Minister that not any of us can tell what is ahead. It maybe that before the war ends companies and individuals alike will have to pool everything in order to ensure victory. But I ask the Government not to move too quickly in relation to this particular tax, for that would impose extreme hardship upon the industrial structure on which the Government and the country greatly depends. A reduction of the starting point of this tax to 6 per cent. as against the 4 per cent. now proposed would avoid unfortunate reactions.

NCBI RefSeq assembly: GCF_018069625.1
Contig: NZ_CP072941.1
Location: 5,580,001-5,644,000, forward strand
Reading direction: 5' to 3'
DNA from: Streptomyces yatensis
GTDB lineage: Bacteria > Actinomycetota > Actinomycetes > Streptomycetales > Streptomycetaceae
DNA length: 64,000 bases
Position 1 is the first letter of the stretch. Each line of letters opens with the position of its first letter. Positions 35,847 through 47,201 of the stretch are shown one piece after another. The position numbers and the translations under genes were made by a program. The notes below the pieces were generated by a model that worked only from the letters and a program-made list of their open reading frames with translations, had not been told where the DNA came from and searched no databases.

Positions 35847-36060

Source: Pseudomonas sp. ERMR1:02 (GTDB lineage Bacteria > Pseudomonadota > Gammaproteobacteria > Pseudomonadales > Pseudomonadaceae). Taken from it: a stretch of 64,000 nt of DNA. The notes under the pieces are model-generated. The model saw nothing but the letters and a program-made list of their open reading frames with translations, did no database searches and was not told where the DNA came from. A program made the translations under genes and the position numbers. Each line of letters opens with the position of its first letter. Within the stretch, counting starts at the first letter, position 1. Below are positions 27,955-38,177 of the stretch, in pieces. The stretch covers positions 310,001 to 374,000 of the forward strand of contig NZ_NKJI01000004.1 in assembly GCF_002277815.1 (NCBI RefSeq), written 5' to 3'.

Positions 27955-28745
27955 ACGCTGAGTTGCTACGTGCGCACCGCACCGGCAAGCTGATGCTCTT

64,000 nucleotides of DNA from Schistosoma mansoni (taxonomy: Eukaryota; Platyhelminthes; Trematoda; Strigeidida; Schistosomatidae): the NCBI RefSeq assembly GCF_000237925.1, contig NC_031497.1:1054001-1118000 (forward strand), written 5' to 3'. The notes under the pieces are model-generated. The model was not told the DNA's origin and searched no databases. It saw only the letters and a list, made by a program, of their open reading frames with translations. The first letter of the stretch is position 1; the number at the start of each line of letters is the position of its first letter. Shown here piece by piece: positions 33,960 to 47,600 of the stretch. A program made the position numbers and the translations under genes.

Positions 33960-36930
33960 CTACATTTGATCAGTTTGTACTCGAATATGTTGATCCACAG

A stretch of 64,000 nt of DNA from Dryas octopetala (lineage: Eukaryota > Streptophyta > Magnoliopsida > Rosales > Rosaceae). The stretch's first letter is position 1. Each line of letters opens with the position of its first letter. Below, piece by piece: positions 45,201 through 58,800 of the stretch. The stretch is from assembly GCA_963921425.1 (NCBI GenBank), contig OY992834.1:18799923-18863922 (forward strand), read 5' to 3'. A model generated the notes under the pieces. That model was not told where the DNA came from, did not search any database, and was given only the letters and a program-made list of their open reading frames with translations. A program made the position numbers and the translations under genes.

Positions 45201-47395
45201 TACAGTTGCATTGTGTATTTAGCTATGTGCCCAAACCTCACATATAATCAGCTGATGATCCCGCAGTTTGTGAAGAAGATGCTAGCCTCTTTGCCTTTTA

I am prompted by the remarks of the Minister Assisting the Treasurer to make two or three other observations on the measure, although I do not desire to repeat points made by the Leader of the Opposition. The honorable gentleman stated that this was a wartime measure. I agree with him, but unfortunately the bill does not include a provision to the effect that this taxation will automatically cease to apply six months after the conclusion of the war. Such a provision should have been included in the bill introduced last year. The legislation providing for war-time profits taxation during the last war contained such a provision. I feel confident that I am correct, when I say that similar legislation passed in Great Britain and in other dominions and countries during this war includes a section which provides that such taxes shall automatically cease six months after the conclusion of the war. I raised this point last year, and I know that the previous Government intended to introduce an amendment of that nature, but the step was not taken at the time. I consider that such an amendment should be inserted in this bill. Unless that course be taken specific legislation will be required to repeal the measure after the war. I appeal to the Government to introduce an amendment to cover this point.